Humour has historically been an integral part of any rebellion, and exaggeration and parody are SXonomics’ preferred tools to chip away at the foundations of the problematic structures of patriarchy. Their comedy sketches often come across as non-threatening and palatable to people, giving Ramya and Ishmeet a chance to introduce the audience to radical ideas without the people even realising it. “The key is to listen. Spoken word is as much about performing, as about listening to other poets, encouraging their work, giving and receiving constructive feedback,” reflects the band. As of now, SXonomics is the first and only duo to emerge as a solid collaboration from the spoken word scene and create a genre of its own by combining comedy, theatre, music and poetry.
The band recently performed a show called Hands up! which specifically addressed trigger topics. For Ramya and Ishmeet, speaking about sensitive topics is always an emotional ordeal as art comes from a very vulnerable place within them. In their show, the duo talked about what triggers mean to them, how performers can issue appropriate trigger warnings and how the audience can deal with these triggers. “We have witnessed poets perform misogynistic, sexually abusive, and Islamophobic content on stage, while we have sometimes cried and at other times just fumed as we sat in the audience. We respect the stage and it would be derogatory to the stage to interrupt a performance, but we have always called this behaviour out once the performance is over,” say Ishmeet and Ramya.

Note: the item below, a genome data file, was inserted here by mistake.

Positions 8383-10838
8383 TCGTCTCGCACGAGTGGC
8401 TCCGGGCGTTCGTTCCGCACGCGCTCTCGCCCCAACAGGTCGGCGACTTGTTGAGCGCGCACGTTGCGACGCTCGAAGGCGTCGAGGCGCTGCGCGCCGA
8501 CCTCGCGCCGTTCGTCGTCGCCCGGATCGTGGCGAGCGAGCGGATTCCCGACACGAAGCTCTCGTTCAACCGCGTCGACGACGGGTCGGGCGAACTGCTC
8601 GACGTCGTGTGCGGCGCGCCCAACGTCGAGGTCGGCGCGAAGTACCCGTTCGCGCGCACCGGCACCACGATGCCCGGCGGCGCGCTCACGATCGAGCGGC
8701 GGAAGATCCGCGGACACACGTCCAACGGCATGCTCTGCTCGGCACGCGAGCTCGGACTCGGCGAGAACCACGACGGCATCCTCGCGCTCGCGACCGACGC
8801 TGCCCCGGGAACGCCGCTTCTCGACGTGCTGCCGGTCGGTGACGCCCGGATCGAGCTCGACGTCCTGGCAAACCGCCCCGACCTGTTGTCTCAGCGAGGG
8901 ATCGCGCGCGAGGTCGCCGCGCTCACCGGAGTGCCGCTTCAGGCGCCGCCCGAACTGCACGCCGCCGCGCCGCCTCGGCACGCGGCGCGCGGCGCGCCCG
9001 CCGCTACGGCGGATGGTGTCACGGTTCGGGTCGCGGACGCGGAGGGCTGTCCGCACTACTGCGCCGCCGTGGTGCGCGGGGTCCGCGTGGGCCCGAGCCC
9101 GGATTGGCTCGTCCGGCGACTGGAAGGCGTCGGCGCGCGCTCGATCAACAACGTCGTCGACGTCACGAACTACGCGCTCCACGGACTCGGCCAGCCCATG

“…We respect the stage and it would be derogatory to the stage to interrupt a performance, but we have always called this behaviour out once the performance is over,” say Ishmeet and Ramya.
The more sensitised the performers and audiences are, the safer is the performance space. This was SXonomics’ aim when they started out with a six-part sensitisation series on issues such as sexual assault, mental health and domestic violence. In an attempt to promote sensitivity and empathy, they put up a theatrical performance on a new topic fortnightly, and Ramya and Ishmeet hope to keep doing this series in other venues and cities to bring their message to more and more people.
Through SXonomics, Ishmeet and Ramya wish to amplify their feminist voice.
As for the audience, people have told the band that it’s fun to watch their real-life issues presented in a fun way. They laugh about these issues but also realise how the issues are problematic because of the way that SXonomics presents them.
Ramya and Ishmeet believe that the world needs feminist collaborations. “We were interviewed by an Indo-American podcast recently, and the hosts are two women living on opposite sides of the world, producing a show about Reproductive Justice. Just hearing them in action was so empowering, and we hope that SXonomics has the same effect on people, rubbishing the ‘Aurat hi aurat ki dushman hai’ trope once and for all,” shares the duo.
SXonomics is here to stay!
Ishmeet and Ramya plan to take their plays and shows to different venues around Mumbai, other metro cities and towns. The band is incorporating other local languages into their performances – which have been bilingual till now – as well. “We’ve developed a lot of content and we’re working hard to bring it to everyone’s living room,” say Ramya and Ishmeet excitedly. Until then, keep an out for videos by SXonomics – there’s always a new intersection of feminism to learn about!
Feature Image Credit: SXonomics.